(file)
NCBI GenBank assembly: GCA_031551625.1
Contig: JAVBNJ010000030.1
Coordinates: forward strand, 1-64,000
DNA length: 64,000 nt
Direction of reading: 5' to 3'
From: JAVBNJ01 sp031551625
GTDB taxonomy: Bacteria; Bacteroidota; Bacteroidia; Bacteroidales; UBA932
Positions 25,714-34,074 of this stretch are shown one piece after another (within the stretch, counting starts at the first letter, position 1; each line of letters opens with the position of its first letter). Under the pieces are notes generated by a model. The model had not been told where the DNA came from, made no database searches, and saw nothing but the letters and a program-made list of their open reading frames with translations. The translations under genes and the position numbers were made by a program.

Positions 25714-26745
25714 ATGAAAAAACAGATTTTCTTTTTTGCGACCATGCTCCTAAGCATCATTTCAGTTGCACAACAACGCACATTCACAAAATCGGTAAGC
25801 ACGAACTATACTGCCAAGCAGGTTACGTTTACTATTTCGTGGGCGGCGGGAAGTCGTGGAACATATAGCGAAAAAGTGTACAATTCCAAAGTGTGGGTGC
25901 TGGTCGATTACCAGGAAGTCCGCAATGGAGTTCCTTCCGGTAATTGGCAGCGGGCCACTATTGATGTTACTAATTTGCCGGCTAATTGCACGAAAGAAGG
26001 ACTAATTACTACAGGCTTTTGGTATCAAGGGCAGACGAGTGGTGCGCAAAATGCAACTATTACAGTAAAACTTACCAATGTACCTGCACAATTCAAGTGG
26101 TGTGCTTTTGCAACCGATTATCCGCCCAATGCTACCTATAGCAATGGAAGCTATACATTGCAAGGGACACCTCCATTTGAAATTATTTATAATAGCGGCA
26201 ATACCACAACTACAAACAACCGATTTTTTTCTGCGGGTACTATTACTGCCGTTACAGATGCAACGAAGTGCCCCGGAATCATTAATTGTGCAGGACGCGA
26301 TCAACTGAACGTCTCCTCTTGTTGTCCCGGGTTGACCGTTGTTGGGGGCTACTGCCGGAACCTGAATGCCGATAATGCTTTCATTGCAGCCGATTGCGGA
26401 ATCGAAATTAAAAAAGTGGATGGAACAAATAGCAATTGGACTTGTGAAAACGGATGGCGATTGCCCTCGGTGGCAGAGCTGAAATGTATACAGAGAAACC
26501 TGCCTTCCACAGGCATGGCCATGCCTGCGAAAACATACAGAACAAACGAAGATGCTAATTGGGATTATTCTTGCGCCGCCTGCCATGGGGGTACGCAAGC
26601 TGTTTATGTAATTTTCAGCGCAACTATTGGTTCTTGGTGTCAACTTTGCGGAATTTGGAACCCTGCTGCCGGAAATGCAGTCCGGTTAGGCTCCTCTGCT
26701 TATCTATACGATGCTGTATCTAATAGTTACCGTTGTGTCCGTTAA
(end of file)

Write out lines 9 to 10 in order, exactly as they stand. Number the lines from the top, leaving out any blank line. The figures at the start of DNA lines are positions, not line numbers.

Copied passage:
Positions 25714-26745
25714 ATGAAAAAACAGATTTTCTTTTTTGCGACCATGCTCCTAAGCATCATTTCAGTTGCACAACAACGCACATTCACAAAATCGGTAAGC